All of the small ceramic bowls seem to be dirty, filled with bits of water and melted ice cubes that I placed around the room recently, should you need them at your disposal. You were not able to get up and use the stainless doggie bowls but a cereal bowl fit right between your paws and you really did not have to raise your head too much to drink from them. I’ve gathered them and up and placed them in the sink to be washed. (If anyone is afraid of dog germs, know that I will wash these bowls but if you are really afraid of doggie germs, you have your fair warning. You may not want to come and eat here again.)
My summer robe is laying in the floor. I put it there beside you the last night you slept here, just in case you got cold. Also so that in case you woke up feeling lost and confused and couldn’t remember where you were, you’d smell me in the cotton fibers and feel a bit of comfort.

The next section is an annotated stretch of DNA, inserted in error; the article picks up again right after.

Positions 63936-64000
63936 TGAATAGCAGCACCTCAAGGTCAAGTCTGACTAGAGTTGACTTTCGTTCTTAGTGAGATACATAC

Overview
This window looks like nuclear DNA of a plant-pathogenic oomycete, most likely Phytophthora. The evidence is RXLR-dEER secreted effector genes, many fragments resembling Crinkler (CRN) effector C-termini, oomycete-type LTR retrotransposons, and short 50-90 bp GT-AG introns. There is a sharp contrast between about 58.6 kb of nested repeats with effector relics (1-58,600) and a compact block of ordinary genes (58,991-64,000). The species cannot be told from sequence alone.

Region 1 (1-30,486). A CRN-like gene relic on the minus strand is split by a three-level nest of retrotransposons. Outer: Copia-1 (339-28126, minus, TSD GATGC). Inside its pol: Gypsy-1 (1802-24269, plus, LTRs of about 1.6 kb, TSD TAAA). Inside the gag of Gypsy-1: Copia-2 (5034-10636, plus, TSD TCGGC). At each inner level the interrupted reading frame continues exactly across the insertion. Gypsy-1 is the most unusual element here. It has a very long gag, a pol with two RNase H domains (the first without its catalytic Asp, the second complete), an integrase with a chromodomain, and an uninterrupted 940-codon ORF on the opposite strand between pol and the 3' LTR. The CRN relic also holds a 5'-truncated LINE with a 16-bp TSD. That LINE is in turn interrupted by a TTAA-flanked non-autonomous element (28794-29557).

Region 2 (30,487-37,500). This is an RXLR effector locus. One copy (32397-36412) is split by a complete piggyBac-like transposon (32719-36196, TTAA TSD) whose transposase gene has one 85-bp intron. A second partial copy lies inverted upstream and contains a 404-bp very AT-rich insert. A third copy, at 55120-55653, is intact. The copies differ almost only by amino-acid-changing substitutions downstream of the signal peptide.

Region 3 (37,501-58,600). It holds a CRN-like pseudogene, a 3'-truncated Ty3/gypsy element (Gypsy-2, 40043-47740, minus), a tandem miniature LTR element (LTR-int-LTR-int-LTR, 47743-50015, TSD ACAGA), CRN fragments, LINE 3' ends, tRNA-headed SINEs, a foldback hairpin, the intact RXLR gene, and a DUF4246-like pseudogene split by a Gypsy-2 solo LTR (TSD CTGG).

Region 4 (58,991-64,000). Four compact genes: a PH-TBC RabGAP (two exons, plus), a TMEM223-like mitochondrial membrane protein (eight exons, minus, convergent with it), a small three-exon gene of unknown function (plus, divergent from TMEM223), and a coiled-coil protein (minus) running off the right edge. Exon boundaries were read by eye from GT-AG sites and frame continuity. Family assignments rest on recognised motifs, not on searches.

My winter robe is also dirty because I’d done this same thing another night and it became soiled. I guess it’s a good thing it is warm this morning and I do not need a robe.
I also need to clean the floors because I’ve brought in so many leaves, the floor is a mess. The walk off mats were not there to do their job because I’d removed them and placed then winding helter skelter all over the house. Since I’ve had to carry you in and out to use the bathroom these last few days, my slippers are lying there too, along with the leaves. They have been there since a week ago, when I heard you outside yelping, as you had a seizure the morning before Valentine’s Day. That was really scary and I ran out in my bare feet and scooped you off the ground that was wet with rain (or was it a heavy coat of morning dew?) and laid you down on these same rugs to recover.